In my opinion, the first thing anyone looking to lose weight or pack on muscle should be doing is sorting out a minimum amount of protein intake daily. Yeah that’s right – if you want to get leaner, you NEED to pay attention to getting in enough protein before worrying about anything else.
Think about this for a second – muscle is the most energetically expensive tissue (aside from the brain – so keep reading) in the body to maintain. So more muscle = more energy used = the more food you can eat without getting fat. Adequate protein intake allows retention of muscle mass, especially when in a caloric deficit (ie you’re eating less to lose weight).
Not to blow my own horn, but my level of muscle mass in the past allows me to eat around 3500 calories a day and keep a 6 pack. Let me tell you, it’s way easier to manage portion sizes when you don’t have to worry about every little thing that goes into your pie hole pushing you over your measly 1800 calorie a day allowance.
In my experience, women are particularly prone to eating too little protein. If this is you, pay attention to the following research: at the University of Illinois, Layman et al compared the current RDA 0.8g/kgbw to 1.6g/kgbw. Compared to the RDA group, higher protein group lost more fat and retained more lean body mass. In addition, their blood lipids and blood markers for glucose improved to a greater extent. The same researchers later repeated this research, adding exercise conditions to account for the potential confounder. The outcome was similar.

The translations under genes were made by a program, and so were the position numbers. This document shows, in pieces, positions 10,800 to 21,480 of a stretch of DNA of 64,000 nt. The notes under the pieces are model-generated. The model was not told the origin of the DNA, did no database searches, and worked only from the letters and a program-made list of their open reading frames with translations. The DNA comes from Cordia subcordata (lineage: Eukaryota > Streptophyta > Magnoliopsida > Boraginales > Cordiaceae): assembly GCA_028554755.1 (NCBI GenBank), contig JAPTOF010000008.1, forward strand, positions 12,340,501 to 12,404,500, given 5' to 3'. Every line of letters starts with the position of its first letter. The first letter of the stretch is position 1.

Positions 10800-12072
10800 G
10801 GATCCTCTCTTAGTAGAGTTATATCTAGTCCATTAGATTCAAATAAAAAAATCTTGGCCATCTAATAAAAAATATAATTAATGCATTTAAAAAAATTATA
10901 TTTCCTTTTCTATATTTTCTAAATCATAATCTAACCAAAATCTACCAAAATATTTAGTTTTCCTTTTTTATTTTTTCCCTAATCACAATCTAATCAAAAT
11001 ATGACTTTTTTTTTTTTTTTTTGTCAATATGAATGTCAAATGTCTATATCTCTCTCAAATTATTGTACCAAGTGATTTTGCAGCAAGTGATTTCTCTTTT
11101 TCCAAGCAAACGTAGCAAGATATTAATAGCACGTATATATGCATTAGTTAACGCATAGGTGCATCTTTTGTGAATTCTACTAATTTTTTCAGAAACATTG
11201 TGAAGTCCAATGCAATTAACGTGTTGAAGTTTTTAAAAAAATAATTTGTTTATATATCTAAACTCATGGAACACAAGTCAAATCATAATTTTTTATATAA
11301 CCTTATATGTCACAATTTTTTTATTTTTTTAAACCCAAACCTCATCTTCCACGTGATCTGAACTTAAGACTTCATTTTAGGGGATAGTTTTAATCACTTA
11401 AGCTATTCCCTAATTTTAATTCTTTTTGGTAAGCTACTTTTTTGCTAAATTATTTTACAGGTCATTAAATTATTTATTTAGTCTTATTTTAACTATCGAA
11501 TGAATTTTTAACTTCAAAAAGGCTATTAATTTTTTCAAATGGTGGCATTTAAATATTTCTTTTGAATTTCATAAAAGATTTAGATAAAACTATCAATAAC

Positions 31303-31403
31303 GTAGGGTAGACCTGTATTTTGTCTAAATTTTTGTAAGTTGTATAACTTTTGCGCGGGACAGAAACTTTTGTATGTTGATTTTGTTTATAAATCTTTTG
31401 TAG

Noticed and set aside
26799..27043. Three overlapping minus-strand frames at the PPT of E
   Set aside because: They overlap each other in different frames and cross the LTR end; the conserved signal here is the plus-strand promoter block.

A calorie deficit requires greater protein intake to retain lean body mass. One study supporting this comes from Mettler et al, who found that 2.3g/kg prevented LBM loss in athletes far better than 1.0g/kg. Even the higher protein group still lost a significant amount of lean mass in this study, however, which indicates that depending on your degree of training and the size of your calorie deficit, even higher protein intakes might be ideal. This is certainly anecdotally pursued by bodybuilders dieting for contests.
So it seems the old broscience recommendation of 1g of protein per pound of bodyweight is pretty much spot on for most people - and this is actually really close to my blanket recommendation of 2g/kg of bodyweight for people without any specific context.
Higher protein intakes can even improve sleep (hint: sleep is #1 -> blog post on this coming next week) and enhance immune function... in other words your recovery goes through the roof in many different ways if you eat enough protein!
If you want to work out how much protein you should be eating and what types – start with focusing on animal protein sources like lean meats, and eat them in at least a couple of meals a day.
Of course, there are many contextual factors that need to be taken into account when designing a solid nutrition plan, so protein needs are variable within and between individuals.